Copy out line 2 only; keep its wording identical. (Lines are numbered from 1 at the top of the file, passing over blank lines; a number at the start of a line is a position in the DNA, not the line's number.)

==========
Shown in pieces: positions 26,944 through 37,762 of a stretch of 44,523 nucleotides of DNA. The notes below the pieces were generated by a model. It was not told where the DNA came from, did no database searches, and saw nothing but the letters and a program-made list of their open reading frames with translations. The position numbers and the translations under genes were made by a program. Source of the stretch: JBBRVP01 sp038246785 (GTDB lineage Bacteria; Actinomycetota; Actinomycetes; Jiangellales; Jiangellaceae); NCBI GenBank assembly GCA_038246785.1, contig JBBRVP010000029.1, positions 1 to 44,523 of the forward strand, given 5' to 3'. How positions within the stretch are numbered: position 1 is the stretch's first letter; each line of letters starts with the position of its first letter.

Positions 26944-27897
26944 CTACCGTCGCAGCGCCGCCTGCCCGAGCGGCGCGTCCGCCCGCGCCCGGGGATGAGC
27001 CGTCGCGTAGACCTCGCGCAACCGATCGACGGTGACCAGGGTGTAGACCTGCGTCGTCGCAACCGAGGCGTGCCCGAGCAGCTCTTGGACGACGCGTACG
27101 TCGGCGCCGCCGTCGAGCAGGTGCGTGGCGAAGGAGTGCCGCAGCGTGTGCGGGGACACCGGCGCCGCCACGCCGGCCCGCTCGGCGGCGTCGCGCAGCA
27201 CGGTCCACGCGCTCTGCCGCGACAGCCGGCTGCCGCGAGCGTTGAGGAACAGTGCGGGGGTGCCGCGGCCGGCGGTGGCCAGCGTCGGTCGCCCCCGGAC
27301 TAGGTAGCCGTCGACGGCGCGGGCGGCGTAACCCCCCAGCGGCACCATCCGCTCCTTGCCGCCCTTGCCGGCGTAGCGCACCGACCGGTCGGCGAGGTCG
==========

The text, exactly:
Positions 26944-27897